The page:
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Lettris is a curious tetris-clone game where all the bricks have the same square shape but different content. Each square carries a letter. To make squares disappear and save space for other squares you have to assemble English words (left, right, up, down) from the falling squares.
Boggle gives you 3 minutes to find as many words (3 letters or more) as you can in a grid of 16 letters. You can also try the grid of 16 letters. Letters must be adjacent and longer words score better. See if you can get into the grid Hall of Fame !
Change the target language to find translations.
Tips: browse the semantic fields (see From ideas to words) in two languages to learn more.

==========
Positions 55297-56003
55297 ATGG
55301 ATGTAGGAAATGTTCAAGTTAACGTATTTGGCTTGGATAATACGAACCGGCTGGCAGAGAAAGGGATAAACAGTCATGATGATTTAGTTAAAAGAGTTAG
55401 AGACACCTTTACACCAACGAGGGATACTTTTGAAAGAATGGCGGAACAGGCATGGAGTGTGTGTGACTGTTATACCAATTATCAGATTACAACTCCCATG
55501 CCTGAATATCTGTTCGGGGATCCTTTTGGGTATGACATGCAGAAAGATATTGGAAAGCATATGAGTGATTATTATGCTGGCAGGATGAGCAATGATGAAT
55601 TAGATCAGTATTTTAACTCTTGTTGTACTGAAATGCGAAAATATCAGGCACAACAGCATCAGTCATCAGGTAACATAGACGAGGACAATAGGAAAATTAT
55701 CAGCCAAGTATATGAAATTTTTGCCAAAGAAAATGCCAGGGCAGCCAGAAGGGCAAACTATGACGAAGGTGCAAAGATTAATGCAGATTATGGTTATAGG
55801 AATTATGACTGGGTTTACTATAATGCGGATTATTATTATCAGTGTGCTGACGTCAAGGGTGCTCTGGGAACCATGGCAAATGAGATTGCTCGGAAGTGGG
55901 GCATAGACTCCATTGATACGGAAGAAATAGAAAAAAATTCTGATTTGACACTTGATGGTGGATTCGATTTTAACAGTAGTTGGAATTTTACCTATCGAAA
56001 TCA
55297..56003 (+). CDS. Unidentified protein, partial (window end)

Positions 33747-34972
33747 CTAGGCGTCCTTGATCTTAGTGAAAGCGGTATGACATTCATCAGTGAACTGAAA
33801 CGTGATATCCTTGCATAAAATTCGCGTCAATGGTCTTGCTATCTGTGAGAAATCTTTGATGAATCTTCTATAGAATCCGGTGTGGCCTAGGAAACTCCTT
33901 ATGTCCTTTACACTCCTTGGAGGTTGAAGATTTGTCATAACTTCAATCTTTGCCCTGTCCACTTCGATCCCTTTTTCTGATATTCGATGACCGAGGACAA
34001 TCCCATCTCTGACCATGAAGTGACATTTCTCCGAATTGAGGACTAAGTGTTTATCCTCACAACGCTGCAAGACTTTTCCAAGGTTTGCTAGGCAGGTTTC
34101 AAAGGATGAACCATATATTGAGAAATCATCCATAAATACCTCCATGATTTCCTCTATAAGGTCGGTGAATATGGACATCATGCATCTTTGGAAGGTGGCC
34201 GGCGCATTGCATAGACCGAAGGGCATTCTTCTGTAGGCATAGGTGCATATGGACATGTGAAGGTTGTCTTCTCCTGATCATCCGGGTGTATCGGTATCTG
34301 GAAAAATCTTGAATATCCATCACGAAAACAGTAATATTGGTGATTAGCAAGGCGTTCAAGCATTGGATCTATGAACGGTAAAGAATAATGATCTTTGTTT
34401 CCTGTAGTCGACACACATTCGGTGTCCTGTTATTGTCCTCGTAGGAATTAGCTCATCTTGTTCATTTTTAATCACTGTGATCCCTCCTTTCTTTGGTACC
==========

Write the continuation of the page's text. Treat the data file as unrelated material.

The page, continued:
12 January 1982 |
|Height||1.85 m (6 ft 1 in)|
|Weight||74 kg (160 lb; 11.7 st)|
|Plays||Right-handed (two-handed backhand)|
|Career prize money||$4,389,264|
|Highest ranking||No. 12 (7 April 2008)|
|Current ranking||No. 142 (30 July 2012)|
|Grand Slam Singles results|
|Australian Open||4R (2006, 2008)|
|French Open||4R (2002, 2008)|
|Wimbledon||4R (2007, 2010)|
|US Open||3R (2004, 2010)|
|Olympic Games||QF (2008)|
|Highest ranking||No. 103 (15 September 2008)|
|Last updated on: 1 August 2012.|
Mathieu was born in Strasbourg, France. He first began playing tennis at age 3, with his older brother Pierre-Yves. Between 1997 and 2000 he trained at the Nick Bollettieri Tennis Academy in Bradenton, Florida. After having won the Junior title at the French Open (defeating Tommy Robredo), he made his ATP tour debut in July 2000, in Kitzbühel.